Studio office before - after
After seeing Dana’s 3D diamond wall pattern last week, I’ve been brainstorming all the ways to add cool sculptural elements to my walls. I love wood paneled walls, but this awesome studio renovation from Cheryl Andrey is making me seriously appreciate the look of wood alone. I can imagine this looking nice as an all-wood wall, but Cheryl’s made a far better decision in breaking up the wood with stripes of blank white. It provides more light and more interest and takes advantage of the angled wall in an unexpected way. Also - using the wood as a place for pinning images? Genius. Awesome job, Cheryl! - Kate
Time: Two weeks (on free nights & weekends).
Cost: $250 (drywall, insulation, primer, paint, lathe for the accent wall and some wood and brackets for the shelves).
Basic Steps: This was the first room that my husband and I have finished completely in our 1920 house after just moving in around Thanksgiving. One of the most rewarding parts of this renovation was pulling down all of the carpet squares that literally covered every inch of the room, ceiling and floor included. Once that was gone, it was apparent that the plaster on the slanted wall was not repairable, so we took our first step into the world of drywall guided by our more experienced friend, Ryan, who has been renovating his own old house. The mudding was tricky, not only because it was my first time, but because I was attempting to match the original curves of the corners. I would say that was the most time consuming element of this project. After that, it was all prepping for painting, sanding, sanding, sanding and filling in the gaps between the molding and the walls.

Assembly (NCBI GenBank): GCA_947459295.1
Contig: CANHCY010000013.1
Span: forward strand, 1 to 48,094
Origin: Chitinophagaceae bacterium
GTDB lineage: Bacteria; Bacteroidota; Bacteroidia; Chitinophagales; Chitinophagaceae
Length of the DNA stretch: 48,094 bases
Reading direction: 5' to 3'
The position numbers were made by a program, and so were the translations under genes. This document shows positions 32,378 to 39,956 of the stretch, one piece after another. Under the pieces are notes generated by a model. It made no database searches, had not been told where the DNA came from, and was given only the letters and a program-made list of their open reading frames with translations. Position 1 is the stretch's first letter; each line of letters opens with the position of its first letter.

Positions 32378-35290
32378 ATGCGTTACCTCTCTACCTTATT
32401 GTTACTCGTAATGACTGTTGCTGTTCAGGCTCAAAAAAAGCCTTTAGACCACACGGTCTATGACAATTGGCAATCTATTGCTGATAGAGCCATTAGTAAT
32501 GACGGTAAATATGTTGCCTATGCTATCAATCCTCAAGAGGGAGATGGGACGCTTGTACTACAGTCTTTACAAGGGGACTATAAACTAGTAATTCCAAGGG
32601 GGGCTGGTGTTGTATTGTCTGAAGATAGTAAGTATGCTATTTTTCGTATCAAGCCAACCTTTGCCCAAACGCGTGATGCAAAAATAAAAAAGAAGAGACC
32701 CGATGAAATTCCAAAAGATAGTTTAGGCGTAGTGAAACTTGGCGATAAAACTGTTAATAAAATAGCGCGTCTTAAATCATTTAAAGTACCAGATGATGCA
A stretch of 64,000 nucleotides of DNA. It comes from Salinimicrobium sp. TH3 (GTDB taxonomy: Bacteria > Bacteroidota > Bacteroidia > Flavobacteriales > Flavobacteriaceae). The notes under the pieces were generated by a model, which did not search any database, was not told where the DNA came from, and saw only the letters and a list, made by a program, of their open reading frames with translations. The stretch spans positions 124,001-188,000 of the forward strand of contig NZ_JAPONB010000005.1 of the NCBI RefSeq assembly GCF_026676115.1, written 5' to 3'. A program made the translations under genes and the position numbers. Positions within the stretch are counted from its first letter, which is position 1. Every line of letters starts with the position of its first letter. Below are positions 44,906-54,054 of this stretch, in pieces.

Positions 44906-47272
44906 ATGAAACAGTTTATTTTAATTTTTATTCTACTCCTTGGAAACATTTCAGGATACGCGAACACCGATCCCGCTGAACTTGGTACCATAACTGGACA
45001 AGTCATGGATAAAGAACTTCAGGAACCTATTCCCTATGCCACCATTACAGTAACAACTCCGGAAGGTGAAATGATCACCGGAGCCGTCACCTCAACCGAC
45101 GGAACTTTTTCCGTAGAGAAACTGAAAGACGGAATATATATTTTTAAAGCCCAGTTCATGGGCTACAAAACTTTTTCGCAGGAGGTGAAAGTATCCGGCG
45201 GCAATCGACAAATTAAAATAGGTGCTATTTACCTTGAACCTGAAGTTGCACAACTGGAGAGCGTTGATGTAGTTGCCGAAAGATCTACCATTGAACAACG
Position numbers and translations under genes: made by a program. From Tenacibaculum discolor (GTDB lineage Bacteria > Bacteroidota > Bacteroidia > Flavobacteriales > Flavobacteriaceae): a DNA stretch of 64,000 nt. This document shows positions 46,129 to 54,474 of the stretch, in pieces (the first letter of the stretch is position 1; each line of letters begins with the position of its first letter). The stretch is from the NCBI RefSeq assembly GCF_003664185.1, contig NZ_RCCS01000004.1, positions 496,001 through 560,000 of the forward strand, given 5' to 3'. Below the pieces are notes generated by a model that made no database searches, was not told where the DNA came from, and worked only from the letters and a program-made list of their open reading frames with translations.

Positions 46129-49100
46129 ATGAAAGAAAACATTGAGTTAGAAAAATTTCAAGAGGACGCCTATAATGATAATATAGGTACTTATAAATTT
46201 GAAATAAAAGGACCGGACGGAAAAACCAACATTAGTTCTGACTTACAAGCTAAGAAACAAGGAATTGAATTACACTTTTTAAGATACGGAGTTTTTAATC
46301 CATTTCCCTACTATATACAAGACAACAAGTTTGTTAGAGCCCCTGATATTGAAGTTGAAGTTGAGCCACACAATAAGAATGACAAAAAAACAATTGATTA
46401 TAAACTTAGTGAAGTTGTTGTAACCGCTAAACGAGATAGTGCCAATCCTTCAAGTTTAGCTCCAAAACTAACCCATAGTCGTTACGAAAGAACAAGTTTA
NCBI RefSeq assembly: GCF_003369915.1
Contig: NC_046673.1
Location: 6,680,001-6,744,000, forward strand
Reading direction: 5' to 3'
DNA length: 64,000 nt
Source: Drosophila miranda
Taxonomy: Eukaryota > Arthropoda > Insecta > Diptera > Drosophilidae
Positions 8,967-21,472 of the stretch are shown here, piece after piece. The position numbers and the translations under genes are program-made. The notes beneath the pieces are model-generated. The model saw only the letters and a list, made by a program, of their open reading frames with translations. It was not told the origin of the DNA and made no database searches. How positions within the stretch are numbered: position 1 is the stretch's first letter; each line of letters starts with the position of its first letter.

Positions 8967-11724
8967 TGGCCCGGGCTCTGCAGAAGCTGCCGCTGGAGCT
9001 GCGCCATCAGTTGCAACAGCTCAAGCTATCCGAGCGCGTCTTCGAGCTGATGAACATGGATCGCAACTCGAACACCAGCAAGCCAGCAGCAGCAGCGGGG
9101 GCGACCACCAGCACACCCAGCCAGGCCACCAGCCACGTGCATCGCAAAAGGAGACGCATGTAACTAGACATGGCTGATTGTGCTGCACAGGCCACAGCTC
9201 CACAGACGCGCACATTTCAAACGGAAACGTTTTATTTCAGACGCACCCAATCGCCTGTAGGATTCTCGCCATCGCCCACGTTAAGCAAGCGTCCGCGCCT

When we demolished the original plaster wall, I had the idea to use lathe as a sort of pin board in the room. Unfortunately the original lathe that we removed was far too dirty to try and re-use. We completed the whole wall with one bundle of new lathe from the hardware store. I absolutely love the way it looks. It makes the room. I can’t over emphasize the impact made by just painting the room white. Since it’s my studio, it was really important to me to have a light working space. I was worried that we weren’t going to be able to achieve that without installing more lights, but the white really brightened up the room. Our plan for the future is to install a skylight on the slanted wall, but that’s for another day when there isn’t snow in the forecast.
The best tip I can give for a project like this is to not be afraid to try new things. We had never attempted to install drywall before, but we did a great job with it, and I now I feel 100% confident that I could do it again. If you’re not sure what you’re doing, don’t hesitate to check out a book or Internet resource. I purchased the 3rd edition of the book Renovation by Michael Litchfield, and it has been an amazing source of information for us as old-home owners. - Cheryl